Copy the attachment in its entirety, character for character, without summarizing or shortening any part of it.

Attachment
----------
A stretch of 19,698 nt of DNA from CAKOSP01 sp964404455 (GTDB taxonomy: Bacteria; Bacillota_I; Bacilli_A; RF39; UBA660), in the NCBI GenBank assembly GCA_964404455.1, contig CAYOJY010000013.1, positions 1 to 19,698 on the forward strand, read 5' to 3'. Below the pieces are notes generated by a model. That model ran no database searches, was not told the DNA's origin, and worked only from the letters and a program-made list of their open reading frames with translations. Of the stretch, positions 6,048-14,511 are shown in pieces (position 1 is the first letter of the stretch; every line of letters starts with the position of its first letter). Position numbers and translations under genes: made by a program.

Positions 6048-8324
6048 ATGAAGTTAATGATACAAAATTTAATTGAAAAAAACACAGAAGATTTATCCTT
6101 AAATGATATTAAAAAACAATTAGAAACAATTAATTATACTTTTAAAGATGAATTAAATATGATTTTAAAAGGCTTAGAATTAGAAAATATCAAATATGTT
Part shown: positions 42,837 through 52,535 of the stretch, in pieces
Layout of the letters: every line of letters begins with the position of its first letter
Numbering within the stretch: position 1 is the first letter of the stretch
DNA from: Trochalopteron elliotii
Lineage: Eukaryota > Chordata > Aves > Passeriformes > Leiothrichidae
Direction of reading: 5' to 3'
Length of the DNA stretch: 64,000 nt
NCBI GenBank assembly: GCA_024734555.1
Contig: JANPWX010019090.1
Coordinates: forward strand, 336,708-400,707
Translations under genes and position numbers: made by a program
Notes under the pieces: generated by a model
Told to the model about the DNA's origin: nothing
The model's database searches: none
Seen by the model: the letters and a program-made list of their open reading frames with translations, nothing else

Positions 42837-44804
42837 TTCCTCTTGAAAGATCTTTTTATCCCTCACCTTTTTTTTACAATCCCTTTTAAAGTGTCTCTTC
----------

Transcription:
A stretch of 19,698 nt of DNA from CAKOSP01 sp964404455 (GTDB taxonomy: Bacteria; Bacillota_I; Bacilli_A; RF39; UBA660), in the NCBI GenBank assembly GCA_964404455.1, contig CAYOJY010000013.1, positions 1 to 19,698 on the forward strand, read 5' to 3'. Below the pieces are notes generated by a model. That model ran no database searches, was not told the DNA's origin, and worked only from the letters and a program-made list of their open reading frames with translations. Of the stretch, positions 6,048-14,511 are shown in pieces (position 1 is the first letter of the stretch; every line of letters starts with the position of its first letter). Position numbers and translations under genes: made by a program.

Positions 6048-8324
6048 ATGAAGTTAATGATACAAAATTTAATTGAAAAAAACACAGAAGATTTATCCTT
6101 AAATGATATTAAAAAACAATTAGAAACAATTAATTATACTTTTAAAGATGAATTAAATATGATTTTAAAAGGCTTAGAATTAGAAAATATCAAATATGTT
Part shown: positions 42,837 through 52,535 of the stretch, in pieces
Layout of the letters: every line of letters begins with the position of its first letter
Numbering within the stretch: position 1 is the first letter of the stretch
DNA from: Trochalopteron elliotii
Lineage: Eukaryota > Chordata > Aves > Passeriformes > Leiothrichidae
Direction of reading: 5' to 3'
Length of the DNA stretch: 64,000 nt
NCBI GenBank assembly: GCA_024734555.1
Contig: JANPWX010019090.1
Coordinates: forward strand, 336,708-400,707
Translations under genes and position numbers: made by a program
Notes under the pieces: generated by a model
Told to the model about the DNA's origin: nothing
The model's database searches: none
Seen by the model: the letters and a program-made list of their open reading frames with translations, nothing else

Positions 42837-44804
42837 TTCCTCTTGAAAGATCTTTTTATCCCTCACCTTTTTTTTACAATCCCTTTTAAAGTGTCTCTTC